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The Great Unalignment

Published January 24, 2010
New York Times Magazine

This time last winter, Democratic Washington was crackling with confident talk of a progressive re-awakening in the land and an enduring Congressional majority. “Realignment” was the word of the moment, as in the kind of demographic and ideological shift that shaped the nation’s politics for some 60 years after the election of Franklin Roosevelt. Now Democrats are trying to figure out how they lost what was presumed to be the safest Senate seat in the country — it belonged to Ted Kennedy for 46 years — and how to avoid hemorrhaging others. A year after George W.

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No-Commoner Obama

Published January 3, 2010


There was something discordant, even tinny, about Barack Obama’s attempt to castigate Wall Street last month. No doubt the president was trying to acknowledge and channel the resentments in his own party — and in the country — when he told CBS’s Steve Kroft during a “60 Minutes” interview, “I did not run for office to be helping out a bunch of fat-cat bankers on Wall Street.” Yet the rhetorical slap felt a little flat.

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Cable Guise

Published December 6, 2009
New York Times Magazine

After Walter Cronkite died earlier this year, Frank Mankiewicz, the onetime Democratic operative, recalled in The Washington Post how he had proposed that George McGovern select the CBS anchorman as his running mate during the 1972 presidential campaign. Cronkite was, of course, one of the most admired men in America and a known skeptic of the war in Vietnam.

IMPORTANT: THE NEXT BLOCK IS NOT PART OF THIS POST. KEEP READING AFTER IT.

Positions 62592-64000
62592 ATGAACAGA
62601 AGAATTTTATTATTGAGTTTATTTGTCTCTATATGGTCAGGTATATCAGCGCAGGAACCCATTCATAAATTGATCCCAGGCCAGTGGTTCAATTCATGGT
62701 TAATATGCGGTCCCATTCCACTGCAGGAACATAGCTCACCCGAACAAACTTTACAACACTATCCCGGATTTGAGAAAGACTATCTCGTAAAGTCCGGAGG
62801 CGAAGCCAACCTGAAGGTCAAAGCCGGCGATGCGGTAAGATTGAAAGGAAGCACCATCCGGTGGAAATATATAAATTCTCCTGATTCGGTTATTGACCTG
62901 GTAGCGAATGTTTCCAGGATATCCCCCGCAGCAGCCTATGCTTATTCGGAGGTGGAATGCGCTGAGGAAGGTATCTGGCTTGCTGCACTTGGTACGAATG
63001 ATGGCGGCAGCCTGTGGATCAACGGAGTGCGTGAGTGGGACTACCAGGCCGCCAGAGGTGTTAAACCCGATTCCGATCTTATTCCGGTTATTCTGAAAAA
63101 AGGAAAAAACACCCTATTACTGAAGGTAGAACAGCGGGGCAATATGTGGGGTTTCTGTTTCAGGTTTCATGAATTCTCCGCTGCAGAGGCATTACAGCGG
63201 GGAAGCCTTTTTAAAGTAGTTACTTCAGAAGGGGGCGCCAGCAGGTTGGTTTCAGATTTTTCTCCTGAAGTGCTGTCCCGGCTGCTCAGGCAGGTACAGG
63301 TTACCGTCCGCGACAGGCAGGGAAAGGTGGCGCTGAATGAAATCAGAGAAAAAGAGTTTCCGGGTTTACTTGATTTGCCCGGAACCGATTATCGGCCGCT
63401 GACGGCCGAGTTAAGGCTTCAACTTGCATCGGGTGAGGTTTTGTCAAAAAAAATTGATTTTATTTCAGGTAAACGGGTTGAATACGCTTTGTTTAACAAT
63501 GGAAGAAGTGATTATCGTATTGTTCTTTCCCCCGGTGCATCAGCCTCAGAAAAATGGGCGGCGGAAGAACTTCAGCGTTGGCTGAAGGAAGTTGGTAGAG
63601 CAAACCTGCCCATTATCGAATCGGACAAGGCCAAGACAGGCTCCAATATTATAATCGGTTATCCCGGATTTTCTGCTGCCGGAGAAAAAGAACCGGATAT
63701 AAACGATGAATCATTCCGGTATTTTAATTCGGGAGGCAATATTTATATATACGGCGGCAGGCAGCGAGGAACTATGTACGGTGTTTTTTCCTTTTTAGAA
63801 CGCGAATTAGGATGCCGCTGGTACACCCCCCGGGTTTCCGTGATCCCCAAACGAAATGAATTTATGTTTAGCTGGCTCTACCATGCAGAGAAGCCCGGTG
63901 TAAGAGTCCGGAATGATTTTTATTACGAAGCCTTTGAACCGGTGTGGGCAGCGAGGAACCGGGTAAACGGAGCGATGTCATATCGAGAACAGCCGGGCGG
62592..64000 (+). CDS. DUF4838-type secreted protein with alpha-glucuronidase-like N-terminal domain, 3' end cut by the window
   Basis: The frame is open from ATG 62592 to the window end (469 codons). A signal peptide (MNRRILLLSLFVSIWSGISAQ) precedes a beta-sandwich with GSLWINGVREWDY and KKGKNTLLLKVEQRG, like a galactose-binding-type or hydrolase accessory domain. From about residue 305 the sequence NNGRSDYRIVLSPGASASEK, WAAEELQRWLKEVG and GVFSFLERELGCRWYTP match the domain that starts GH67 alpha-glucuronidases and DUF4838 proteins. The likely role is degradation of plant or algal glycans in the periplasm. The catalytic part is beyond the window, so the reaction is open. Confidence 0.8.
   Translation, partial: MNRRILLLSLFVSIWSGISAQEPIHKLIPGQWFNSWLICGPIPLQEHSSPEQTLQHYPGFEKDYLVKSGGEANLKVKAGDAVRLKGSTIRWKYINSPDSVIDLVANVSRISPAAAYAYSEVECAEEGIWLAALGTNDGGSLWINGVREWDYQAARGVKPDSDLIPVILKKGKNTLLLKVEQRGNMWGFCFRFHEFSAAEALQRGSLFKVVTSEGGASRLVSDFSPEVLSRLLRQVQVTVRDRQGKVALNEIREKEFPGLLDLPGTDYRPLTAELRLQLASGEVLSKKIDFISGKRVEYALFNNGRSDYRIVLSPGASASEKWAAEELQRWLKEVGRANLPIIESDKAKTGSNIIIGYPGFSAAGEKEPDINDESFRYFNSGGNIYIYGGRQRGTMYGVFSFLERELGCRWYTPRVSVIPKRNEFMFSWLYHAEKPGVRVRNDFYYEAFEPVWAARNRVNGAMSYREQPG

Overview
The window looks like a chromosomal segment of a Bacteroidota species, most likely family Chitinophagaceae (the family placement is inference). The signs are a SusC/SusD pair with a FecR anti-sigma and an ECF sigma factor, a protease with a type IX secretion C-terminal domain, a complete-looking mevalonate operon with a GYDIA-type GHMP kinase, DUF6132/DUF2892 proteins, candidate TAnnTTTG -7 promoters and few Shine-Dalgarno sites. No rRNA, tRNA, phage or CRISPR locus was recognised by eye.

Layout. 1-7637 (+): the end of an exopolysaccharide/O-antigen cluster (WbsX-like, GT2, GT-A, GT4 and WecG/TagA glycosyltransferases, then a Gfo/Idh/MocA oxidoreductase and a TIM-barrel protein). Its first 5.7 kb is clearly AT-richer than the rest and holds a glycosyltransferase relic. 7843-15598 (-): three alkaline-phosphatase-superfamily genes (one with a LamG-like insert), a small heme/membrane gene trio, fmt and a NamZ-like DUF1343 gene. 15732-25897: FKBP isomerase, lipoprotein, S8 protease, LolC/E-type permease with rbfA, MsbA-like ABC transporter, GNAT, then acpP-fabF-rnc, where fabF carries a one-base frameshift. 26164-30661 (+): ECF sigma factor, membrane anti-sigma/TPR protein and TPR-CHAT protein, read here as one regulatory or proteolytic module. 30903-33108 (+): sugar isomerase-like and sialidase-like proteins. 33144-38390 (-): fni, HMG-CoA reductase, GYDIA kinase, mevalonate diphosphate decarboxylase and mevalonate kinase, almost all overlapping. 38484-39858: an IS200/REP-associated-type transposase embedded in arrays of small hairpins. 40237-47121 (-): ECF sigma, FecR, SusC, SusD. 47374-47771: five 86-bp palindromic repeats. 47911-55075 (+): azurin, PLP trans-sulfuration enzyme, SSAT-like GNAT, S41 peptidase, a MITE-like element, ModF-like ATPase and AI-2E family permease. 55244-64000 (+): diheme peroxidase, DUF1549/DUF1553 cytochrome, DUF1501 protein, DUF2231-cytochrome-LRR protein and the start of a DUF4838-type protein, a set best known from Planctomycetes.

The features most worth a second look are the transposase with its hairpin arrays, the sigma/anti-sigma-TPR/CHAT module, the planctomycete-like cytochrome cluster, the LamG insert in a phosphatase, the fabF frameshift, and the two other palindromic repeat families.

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Leveraging the Obama Brand

Published November 22, 2009
New York Times Magazine

Earlier this month, almost a year from the day when Barack Obama rode the wave of history into Grant Park, he had one of those weeks that makes his presidency seem, at times, so confounding. First Obama endured an electoral embarrassment, watching his party lose off-year gubernatorial elections in New Jersey and Virginia, in part because many of the voters he had so successfully engaged in his presidential campaign, particularly younger voters, stayed home and made popcorn for “Dancing With the Stars” instead.

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Escalations

Published November 1, 2009


“Are we going to give up in South Vietnam?” That was the question President Kennedy posed, then tried to answer, in what would be his final news conference in 1963. “The most important program, of course, is our national security. But I don’t want the United States to have to put troops there.” Kennedy was killed eight days later, giving rise not just to 40 years of grassy-knoll conspiracy theories but also to a lingering debate over whether he might have averted his successor’s tragic plunge into the jungles of Southeast Asia.